Yesterday we were honoured to be amongst partners and stakeholders in celebrating the launch of the first ever British Sign Language (BSL) National Plan in Scotland. The first for the UK and leading the way for sign languages all over the world. The National Plan aims to make Scotland the best place in the world for BSL users to live, work and visit.
Deaf people currently experience considerable disadvantages and are more likely to experience; ill-health, leave school with fewer qualifications and struggle to find employment as a result of a lack of linguistic access.The Plan aims to enable public bodies to set out how they are going to provide services and access to deaf people in BSL by the autumn of 2018 and meet the expectations set out in the British Sign Language (Scotland) Act 2015.
As the new Chief Executive at Deaf Action we look forward to working with Scotland’s public bodies to support the development of their BSL Plans and enable deaf people to have an equal and better future. This should lead to improved accessibility, organisations offering digital online content with BSL translation and a greater understanding of deaf culture in the wider community.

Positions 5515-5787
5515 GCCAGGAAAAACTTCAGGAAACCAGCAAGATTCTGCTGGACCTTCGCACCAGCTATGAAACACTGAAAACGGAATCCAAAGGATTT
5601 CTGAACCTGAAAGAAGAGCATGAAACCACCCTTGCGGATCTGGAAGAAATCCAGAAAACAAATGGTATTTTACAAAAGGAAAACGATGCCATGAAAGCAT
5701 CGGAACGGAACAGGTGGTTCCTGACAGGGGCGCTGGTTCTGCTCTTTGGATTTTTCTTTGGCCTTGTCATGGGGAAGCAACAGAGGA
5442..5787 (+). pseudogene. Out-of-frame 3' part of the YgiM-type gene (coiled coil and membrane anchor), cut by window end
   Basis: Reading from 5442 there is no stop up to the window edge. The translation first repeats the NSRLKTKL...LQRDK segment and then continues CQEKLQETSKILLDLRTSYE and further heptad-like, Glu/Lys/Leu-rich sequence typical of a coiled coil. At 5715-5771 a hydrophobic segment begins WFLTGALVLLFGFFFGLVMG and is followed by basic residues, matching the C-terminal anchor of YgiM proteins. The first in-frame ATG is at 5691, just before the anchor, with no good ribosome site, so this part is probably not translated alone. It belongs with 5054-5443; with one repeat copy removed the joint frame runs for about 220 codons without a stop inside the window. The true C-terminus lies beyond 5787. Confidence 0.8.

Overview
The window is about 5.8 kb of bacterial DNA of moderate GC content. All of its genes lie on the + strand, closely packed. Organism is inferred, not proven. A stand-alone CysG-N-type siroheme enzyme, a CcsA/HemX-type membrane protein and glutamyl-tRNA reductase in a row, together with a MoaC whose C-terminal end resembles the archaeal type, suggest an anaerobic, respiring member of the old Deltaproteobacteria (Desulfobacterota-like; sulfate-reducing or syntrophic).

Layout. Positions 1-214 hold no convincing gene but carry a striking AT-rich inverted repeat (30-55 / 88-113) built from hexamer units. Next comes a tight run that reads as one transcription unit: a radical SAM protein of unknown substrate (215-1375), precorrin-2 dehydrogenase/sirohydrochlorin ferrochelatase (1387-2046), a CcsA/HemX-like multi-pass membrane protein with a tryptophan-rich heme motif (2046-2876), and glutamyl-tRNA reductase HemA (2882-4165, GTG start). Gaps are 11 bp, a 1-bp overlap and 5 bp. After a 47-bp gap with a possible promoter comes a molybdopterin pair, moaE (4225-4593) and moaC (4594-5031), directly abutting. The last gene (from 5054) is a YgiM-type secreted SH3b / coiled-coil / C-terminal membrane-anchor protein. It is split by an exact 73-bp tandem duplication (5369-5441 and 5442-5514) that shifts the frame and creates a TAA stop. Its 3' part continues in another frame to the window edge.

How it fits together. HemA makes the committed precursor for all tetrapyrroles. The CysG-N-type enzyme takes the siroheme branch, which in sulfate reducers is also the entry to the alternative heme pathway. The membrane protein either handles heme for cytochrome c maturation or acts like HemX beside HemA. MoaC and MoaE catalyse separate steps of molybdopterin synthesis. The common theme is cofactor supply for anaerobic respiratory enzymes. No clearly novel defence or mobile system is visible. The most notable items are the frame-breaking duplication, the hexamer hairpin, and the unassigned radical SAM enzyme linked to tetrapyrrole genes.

At Deaf Action we currently offer BSL Awareness training to local public bodies and a range of other resources including a high quality Multimedia service that helps organisations reach their deaf customers by ensuring all their information is available in BSL.
The Plan which also aims to offer more parents of deaf children access to learn BSL, has been welcomed by our Youth Service. A young deaf person Isla Gallagher stated:
“My mum, dad and I never got given the opportunity to learn sign language and I wish we did. So now it would mean a lot to me that young deaf people (partially or profoundly deaf) and families learn sign language so they don’t grow up without any knowledge of sign language”.
The plan will contribute towards the vision that deaf people will be wealthier, smarter, healthier, safer and stronger in Scotland, while promoting an indigenous language to all of Scotland’s citizens.